And while Trinity College is certainly something to be seen, my absolute favorite part of the college is the Long Room in the Old Library at Trinity College. The room is a book-lovers dream (and downstairs you can see the famous Book of Kells).

The Sinners:

Kilmainham Gaol: Maybe it’s my dark, twisted soul that has me visiting things like cemeteries and jails wherever I go, but Kilmainham Gaol is Irish revolutionary history in living color.  Constructed in 1796, and used as a prison for the city of Dublin through 1924, the uprisings of 1798, 1803, 1848, 1867 and 1916 ended with the leaders’ confinement here. Robert Emmet, Thomas Francis Meagher, Charles Stewart Parnell and the 1916 Easter Rising leaders were all visitors, but it was the executions in 1916 that most deeply etched the jail’s name into the Irish consciousness. Of the 15 executions that took place between 3 May and 12 May after the revolt, 14 were conducted here. As a finale, prisoners from the Civil War were held here from 1922.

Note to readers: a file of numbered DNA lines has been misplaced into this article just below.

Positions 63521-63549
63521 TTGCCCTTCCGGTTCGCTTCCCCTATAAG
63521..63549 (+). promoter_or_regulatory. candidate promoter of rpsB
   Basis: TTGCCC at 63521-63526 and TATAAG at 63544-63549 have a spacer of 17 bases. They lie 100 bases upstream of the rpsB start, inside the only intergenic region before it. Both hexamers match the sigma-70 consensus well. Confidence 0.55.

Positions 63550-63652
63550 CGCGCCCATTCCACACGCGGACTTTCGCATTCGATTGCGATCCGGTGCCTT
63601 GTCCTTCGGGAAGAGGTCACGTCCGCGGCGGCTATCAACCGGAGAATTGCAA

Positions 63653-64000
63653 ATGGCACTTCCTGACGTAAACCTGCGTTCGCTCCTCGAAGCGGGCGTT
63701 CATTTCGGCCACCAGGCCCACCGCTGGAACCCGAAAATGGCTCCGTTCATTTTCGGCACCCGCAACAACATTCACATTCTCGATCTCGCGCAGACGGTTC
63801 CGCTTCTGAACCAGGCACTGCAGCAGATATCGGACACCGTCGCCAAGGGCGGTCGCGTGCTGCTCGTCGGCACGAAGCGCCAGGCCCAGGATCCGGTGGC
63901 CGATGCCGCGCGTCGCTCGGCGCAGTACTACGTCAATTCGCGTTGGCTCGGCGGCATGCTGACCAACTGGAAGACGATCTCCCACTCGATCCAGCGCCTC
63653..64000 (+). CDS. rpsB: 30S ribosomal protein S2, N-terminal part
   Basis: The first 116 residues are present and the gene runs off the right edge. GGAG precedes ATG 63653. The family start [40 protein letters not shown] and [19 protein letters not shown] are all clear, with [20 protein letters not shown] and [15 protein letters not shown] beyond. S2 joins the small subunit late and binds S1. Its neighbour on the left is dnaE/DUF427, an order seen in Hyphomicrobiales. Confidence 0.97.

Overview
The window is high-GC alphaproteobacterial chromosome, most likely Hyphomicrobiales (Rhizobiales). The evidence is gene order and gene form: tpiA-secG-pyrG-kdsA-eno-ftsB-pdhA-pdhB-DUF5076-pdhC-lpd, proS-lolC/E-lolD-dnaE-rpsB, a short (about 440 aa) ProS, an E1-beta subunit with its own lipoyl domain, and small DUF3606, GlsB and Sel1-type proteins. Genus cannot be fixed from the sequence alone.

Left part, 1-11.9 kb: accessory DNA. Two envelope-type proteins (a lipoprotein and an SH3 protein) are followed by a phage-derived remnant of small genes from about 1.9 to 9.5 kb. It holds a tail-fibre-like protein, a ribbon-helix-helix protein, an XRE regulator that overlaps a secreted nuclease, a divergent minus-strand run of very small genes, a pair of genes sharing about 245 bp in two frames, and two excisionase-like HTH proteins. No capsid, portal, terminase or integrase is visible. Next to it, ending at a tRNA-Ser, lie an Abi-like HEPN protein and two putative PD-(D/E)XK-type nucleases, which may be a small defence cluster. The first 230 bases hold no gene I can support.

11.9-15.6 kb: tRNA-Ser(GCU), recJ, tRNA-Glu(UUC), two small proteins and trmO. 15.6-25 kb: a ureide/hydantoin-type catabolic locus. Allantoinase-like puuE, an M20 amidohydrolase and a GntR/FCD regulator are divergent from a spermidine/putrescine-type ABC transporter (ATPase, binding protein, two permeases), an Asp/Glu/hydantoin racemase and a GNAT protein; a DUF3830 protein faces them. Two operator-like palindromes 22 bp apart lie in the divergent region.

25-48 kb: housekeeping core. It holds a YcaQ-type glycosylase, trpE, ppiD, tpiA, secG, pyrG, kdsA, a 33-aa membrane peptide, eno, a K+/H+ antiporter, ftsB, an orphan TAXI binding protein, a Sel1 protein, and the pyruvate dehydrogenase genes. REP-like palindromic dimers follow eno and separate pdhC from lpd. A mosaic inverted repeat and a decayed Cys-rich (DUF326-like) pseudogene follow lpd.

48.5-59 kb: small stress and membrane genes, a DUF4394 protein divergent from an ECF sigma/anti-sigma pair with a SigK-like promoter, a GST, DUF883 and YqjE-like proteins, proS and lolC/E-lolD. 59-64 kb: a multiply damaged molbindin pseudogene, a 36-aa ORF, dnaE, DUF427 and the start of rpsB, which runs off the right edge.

While the revolutionaries are certainly the most (in)famous citizens of the prison, Kilmainham Goal hosted men, women, and children during its nearly 130 years in operation.  While some inmates were there for crimes such as murder and assault, others were there for theft of food to feed a starving tummy. The jail closed in 1924, but happily these days, one can tour the jail and the tour leads you through old, crumbly prison cell-blocks and ends in the yard where the  hangings used to occur.  I’m not one to be superstitious, but if any place is haunted, I’d imagine this place would be.

 

The site of executions at the gaol–yes, it’s a little bit creepy

The Saints:

St. Patrick’s Cathedral:  Construction began in 1191; it became a cathedral in 1224.  Yep, it’s over 800 years old… kinda makes the 400 year old college [Trinity] look like a spring chicken, and most surprisingly [to me] it’s not a Catholic church.  The most famous church in a country known for Catholicism is Anglican.

 

The Drinks: